Throughout North America, Indians dependent on hunting and fishing had well-defined territories within which they practiced wildlife conservation. Hunting groups among the Montagnais-Naskapi of Quebec between Hudson Bay and the Gulf of St. Lawrence recognized family and clan hunting areas, particularly for beaver when it became an important trade item. Quoting Indian informants, anthropologists Frank Speck and Wendell Hadlock report that, for New Brunswick, "It was…an established 'rule that when a hunter worked a territory no other would knowingly or willfully encroach upon the region for several generations.' Some of the men held districts which had been hunted by their fathers, and presumably their grandfathers." They even had a colloquial term that translates to "my hunting ground." The Algonkian Indians from the Atlantic to the Great Lakes also had family hunting territories that passed from generation to generation. In these tracts, families sustained harvestable game populations by deliberate rotation systems. The Paiute Indians of the Owens Valley in California hunted together in groups with well-defined territories bounded by mountains, ridges, and streams. Distinct Apache bands had their own hunting grounds and seldom encroached on other territories.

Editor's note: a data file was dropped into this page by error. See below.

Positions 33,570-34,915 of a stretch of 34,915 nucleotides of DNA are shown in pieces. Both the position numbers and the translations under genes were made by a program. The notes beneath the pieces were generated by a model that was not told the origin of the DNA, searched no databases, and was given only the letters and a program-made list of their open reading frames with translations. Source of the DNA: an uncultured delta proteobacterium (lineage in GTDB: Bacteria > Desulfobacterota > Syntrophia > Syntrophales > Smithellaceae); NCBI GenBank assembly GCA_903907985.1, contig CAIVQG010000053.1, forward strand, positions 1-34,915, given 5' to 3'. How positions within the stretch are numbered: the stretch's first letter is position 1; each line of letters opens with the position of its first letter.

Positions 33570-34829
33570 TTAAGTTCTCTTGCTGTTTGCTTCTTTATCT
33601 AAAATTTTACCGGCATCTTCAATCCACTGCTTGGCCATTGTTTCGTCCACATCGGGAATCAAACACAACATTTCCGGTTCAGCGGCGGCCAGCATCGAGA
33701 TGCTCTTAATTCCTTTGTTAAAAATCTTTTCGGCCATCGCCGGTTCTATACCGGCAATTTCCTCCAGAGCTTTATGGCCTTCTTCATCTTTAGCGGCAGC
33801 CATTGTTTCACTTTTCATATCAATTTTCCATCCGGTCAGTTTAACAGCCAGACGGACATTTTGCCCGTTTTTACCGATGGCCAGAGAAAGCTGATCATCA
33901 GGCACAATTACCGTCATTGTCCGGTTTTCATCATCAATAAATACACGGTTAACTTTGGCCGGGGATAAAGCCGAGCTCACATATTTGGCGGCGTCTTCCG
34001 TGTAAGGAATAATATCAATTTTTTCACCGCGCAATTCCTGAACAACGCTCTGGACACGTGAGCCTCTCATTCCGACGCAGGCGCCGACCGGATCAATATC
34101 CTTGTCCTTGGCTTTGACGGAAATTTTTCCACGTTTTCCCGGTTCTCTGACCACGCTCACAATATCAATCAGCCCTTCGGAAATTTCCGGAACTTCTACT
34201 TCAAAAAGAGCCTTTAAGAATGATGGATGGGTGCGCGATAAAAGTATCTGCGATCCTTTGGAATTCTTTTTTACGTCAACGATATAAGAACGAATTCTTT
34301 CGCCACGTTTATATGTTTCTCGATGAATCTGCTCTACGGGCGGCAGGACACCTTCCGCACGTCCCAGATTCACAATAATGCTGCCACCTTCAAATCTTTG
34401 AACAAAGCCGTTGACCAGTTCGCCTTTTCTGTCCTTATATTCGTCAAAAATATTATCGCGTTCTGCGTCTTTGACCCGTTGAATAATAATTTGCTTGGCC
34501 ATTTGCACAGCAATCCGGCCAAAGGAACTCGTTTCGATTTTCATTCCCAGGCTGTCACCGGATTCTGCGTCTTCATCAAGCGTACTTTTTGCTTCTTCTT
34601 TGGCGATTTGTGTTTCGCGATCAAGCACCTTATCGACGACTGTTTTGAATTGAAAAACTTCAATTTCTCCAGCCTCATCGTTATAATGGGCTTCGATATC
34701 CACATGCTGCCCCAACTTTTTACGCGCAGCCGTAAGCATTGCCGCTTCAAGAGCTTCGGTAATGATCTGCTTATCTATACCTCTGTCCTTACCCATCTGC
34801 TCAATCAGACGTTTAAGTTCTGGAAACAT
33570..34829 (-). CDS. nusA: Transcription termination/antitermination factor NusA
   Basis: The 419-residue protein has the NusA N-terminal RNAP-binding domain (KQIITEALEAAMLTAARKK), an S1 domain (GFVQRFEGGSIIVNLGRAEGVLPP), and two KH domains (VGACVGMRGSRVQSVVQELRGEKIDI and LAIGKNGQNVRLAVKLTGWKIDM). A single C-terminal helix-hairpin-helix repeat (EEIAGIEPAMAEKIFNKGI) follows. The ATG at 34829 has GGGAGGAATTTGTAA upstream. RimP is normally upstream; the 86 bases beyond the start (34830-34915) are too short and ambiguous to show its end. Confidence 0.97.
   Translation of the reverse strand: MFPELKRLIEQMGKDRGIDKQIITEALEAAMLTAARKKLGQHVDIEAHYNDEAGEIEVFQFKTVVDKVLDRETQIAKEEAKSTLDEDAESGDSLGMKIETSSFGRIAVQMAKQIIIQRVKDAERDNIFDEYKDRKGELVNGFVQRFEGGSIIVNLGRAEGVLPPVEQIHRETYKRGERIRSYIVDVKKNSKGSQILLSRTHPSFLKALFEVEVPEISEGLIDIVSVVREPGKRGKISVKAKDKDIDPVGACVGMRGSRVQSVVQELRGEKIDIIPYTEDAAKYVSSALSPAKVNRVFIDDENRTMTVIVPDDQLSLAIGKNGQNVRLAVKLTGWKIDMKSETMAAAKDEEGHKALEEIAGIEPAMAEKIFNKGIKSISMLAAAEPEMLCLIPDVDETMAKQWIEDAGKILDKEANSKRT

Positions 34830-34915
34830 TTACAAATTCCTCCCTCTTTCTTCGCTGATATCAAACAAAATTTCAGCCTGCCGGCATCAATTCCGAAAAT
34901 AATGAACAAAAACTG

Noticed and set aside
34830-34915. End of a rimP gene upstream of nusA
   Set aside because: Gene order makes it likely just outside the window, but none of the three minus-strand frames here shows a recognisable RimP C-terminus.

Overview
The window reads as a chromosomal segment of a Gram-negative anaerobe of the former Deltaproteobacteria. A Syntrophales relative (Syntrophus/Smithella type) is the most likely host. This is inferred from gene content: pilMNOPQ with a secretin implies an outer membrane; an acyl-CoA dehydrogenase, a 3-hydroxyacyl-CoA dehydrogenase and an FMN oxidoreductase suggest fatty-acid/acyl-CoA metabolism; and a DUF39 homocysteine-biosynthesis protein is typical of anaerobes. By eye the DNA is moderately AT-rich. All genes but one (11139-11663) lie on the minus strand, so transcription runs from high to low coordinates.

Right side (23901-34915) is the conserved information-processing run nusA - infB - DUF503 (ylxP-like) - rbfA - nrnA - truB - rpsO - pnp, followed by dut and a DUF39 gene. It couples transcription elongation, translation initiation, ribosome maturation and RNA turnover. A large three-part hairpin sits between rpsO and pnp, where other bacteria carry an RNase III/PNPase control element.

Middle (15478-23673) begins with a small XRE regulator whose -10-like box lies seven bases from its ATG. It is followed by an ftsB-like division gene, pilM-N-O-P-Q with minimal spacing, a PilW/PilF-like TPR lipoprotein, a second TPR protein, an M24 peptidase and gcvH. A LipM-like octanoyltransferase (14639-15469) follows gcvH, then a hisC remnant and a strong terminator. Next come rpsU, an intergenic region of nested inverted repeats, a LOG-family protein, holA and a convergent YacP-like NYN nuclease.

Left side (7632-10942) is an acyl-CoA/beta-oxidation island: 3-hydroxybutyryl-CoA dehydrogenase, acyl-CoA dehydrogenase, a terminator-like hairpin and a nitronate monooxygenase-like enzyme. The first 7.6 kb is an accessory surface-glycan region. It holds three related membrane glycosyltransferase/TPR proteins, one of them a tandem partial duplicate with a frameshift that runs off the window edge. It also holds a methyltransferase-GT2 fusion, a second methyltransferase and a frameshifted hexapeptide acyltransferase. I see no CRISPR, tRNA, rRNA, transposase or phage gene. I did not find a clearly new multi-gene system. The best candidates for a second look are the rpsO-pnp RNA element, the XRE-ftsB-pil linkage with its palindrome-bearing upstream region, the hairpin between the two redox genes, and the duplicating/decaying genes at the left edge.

In the Pacific Northwest, Indians had well-defined rights to spawning streams. To capture salmon returning from the ocean to spawn in freshwater streams, they placed fish wheels, weirs, and other fixed appliances at falls or shoals where the fish were naturally channeled. The Indians' technology was so efficient they could have depleted salmon stocks, but they realized the importance of allowing some of the spawning fish to escape upstream.